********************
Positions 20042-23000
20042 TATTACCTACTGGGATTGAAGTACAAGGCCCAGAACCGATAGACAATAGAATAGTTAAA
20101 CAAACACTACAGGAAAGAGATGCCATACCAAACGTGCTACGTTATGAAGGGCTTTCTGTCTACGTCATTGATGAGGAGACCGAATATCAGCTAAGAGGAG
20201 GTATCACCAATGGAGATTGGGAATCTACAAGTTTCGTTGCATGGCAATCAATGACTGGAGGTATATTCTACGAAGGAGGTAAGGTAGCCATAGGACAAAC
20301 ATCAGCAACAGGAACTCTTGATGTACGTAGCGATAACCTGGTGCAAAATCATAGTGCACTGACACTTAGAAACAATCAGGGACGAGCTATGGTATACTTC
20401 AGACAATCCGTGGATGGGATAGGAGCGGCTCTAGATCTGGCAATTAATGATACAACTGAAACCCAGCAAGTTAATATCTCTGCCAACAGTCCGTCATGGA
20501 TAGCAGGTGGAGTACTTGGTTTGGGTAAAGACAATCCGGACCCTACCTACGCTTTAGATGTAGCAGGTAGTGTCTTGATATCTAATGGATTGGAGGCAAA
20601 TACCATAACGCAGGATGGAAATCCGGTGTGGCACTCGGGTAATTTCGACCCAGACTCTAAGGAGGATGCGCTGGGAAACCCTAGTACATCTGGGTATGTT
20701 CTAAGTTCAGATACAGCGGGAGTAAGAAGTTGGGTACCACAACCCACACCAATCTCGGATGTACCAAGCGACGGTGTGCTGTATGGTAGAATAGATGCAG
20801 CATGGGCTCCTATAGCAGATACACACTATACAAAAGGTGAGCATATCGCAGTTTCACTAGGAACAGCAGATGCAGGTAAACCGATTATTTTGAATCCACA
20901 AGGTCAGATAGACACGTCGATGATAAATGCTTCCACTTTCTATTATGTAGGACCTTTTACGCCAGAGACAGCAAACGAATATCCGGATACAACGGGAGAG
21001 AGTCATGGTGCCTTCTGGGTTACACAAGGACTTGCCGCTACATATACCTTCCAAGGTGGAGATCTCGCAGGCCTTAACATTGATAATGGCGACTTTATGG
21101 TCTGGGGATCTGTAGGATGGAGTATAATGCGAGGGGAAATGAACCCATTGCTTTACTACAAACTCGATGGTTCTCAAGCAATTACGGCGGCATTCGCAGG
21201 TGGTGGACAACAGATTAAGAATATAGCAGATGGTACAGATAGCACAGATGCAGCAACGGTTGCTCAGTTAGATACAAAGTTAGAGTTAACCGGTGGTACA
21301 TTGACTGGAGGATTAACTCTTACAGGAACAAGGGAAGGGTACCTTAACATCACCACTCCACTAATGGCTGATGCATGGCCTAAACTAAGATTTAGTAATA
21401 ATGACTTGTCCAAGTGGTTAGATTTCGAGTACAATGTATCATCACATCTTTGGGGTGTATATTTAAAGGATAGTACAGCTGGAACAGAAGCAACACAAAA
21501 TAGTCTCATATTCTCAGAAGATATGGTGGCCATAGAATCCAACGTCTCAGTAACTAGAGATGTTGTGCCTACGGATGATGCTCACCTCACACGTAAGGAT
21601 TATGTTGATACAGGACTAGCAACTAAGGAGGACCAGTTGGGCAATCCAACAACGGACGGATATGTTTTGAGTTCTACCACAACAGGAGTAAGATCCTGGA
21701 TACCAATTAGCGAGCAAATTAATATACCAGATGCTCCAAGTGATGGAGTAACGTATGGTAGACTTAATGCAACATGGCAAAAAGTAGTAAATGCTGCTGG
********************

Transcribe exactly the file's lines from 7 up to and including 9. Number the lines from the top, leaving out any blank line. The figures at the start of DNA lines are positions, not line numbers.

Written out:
20501 TAGCAGGTGGAGTACTTGGTTTGGGTAAAGACAATCCGGACCCTACCTACGCTTTAGATGTAGCAGGTAGTGTCTTGATATCTAATGGATTGGAGGCAAA
20601 TACCATAACGCAGGATGGAAATCCGGTGTGGCACTCGGGTAATTTCGACCCAGACTCTAAGGAGGATGCGCTGGGAAACCCTAGTACATCTGGGTATGTT
20701 CTAAGTTCAGATACAGCGGGAGTAAGAAGTTGGGTACCACAACCCACACCAATCTCGGATGTACCAAGCGACGGTGTGCTGTATGGTAGAATAGATGCAG